Many companies within Start-Up Chile are deeply metrics-driven. Lets choose what numbers (“key metrics,” the more pretentious call it) to obsess over — and then, lets go all out to obsess over these metrics.
This is, overall, a strong strategy. But there’s a problem: some things are just hard to measure. What to do?
Here’s one of my favorite uncountable metrics (if that’s not an oxymoron): how late is everyone working.
Look at it this way. Two companies. Everything else, from what you can see, seems to be equal: both seem to have strong products, strong markets, strong teams–everything else you could want. But one of them works from 8am to 10pm every day. The other works from 9am to 5pm every day. Which one would you bet on? I know which one I would.
But how do you know, or even just estimate, how many hours-per-day a team is or isn’t working?
This is one of the secret benefits of shared workspaces, such as Start-Up Chile’s CMI and Moneda. It’s very easy to see when people come in, when they leave. You wait until 8pm one day–and you just look around to see whose there and whose not there. Ceterus paribus, I’d support the company that’s still there, hacking away, at 8pm.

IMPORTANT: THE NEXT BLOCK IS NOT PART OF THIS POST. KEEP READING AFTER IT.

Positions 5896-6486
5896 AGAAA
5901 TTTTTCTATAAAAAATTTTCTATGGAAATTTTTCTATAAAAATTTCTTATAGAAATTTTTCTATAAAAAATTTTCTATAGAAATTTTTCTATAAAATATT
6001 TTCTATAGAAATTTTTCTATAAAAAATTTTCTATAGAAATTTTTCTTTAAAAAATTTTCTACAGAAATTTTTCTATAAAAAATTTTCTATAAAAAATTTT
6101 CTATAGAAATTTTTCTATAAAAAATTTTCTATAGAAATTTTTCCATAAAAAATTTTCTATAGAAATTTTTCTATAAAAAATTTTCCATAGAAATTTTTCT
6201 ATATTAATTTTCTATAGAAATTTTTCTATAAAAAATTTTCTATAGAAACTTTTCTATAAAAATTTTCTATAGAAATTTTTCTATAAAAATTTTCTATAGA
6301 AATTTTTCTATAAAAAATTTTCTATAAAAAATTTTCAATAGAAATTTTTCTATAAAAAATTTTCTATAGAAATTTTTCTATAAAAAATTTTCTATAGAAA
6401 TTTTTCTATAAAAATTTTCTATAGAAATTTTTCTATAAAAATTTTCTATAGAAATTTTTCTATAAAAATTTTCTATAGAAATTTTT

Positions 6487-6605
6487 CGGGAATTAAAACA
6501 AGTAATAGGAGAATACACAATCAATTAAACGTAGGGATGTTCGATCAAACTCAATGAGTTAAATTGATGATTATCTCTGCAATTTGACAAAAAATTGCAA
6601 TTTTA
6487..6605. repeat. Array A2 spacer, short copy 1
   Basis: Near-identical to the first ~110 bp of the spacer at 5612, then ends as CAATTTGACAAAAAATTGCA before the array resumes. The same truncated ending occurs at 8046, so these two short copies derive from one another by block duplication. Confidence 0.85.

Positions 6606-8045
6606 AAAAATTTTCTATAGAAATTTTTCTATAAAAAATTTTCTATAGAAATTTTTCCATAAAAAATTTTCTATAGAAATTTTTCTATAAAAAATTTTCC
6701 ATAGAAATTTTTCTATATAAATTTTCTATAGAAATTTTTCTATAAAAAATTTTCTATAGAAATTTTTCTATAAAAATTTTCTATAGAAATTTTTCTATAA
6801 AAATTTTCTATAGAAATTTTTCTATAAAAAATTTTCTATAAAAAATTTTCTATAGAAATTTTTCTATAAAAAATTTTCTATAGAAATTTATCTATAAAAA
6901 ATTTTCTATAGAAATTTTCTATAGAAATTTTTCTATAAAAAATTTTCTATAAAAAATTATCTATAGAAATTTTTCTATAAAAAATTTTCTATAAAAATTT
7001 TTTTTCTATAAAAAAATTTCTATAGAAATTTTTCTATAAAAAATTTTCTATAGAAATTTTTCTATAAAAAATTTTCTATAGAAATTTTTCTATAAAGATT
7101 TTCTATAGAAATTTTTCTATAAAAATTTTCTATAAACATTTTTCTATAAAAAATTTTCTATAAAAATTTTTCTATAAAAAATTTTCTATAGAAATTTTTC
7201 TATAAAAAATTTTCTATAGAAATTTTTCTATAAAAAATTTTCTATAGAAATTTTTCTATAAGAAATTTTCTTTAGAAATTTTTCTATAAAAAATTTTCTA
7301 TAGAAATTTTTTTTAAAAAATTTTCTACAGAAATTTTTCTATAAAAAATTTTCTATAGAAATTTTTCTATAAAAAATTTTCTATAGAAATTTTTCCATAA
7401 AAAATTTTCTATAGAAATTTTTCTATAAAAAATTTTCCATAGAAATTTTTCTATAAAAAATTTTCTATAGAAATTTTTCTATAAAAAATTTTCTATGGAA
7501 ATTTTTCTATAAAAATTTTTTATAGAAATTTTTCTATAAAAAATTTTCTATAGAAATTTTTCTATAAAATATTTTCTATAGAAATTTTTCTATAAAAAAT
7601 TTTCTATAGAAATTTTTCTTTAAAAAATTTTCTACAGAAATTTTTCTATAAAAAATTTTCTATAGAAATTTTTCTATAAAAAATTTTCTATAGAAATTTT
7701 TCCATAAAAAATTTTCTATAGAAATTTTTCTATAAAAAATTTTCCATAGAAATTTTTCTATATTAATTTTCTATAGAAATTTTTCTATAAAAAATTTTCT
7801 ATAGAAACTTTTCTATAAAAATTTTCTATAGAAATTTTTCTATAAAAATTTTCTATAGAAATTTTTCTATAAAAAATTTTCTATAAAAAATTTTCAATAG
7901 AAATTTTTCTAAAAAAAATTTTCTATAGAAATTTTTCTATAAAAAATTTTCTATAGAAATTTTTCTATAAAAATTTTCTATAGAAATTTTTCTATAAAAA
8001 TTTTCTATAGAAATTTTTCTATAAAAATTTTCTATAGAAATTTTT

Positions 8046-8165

But it gets more interesting! Shared workspaces have another benefit: when you glance at people’s monitors, it quickly becomes self-evident who is or isn’t working. Obviously, a good 95+% of all the teams, when you see their monitor, have screens of code open, or Powerpoint presentations they are creating, or mock-ups they are making, or other similar focused programs. But you occasionally see — that 5% — the person whose Facebook or Youtube is open just a little bit too long. A company in which the founder spends a bit too much time chatting on Facebook and watching Youtube videos–well, that might be a company that someone would want to invest in. But not me!
All of this came clear to me the other night, when Team Gift Pinpoint was at Moneda until 8:30pm. Who else was there? Team Where In Fair and Team Legal Fácil. Seeing them made me realize: there’s something great about a bunch of people, staying until way past everyone else leaves, focusing on their goals–letting nothing get in the way. Now that’s the kind of company that is poised for growth.
But note the “ceterus paribus” that I casually threw out above, as the qualifier: “everything else being equal.” Here’s the kicker: in the real, ugly world, all else is NOT equal. Maybe this team works harder–but that team is 4x as productive during the hours they do work. Or this other team has some deep advantage that seems magical. This is exactly what makes these sorts of comparisons hard. The solution? Choose your own values–and stick to them. Even if this team is magical or that one productive, overwhelming hard work goes a long way towards compensating for all other weaknesses. At least, that’s the value I’ve chosen to prioritize, and each of us needs to determine our own value set.